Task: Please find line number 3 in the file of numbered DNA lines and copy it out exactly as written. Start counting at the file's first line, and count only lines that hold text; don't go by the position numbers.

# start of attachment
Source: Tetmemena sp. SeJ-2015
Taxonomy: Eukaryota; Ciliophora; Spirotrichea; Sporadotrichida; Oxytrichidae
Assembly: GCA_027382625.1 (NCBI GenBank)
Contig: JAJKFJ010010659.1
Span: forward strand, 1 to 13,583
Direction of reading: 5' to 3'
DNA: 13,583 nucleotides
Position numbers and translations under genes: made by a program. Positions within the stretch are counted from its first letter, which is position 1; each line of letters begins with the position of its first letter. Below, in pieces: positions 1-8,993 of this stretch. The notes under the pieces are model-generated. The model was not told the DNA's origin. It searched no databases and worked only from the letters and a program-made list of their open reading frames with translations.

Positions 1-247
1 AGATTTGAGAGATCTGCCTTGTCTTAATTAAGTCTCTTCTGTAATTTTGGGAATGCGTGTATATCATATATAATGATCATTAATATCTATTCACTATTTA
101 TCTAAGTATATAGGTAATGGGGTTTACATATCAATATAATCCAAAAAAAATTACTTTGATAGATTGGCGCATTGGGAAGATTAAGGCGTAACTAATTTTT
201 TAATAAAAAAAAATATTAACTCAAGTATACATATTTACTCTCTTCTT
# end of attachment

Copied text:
Assembly: GCA_027382625.1 (NCBI GenBank)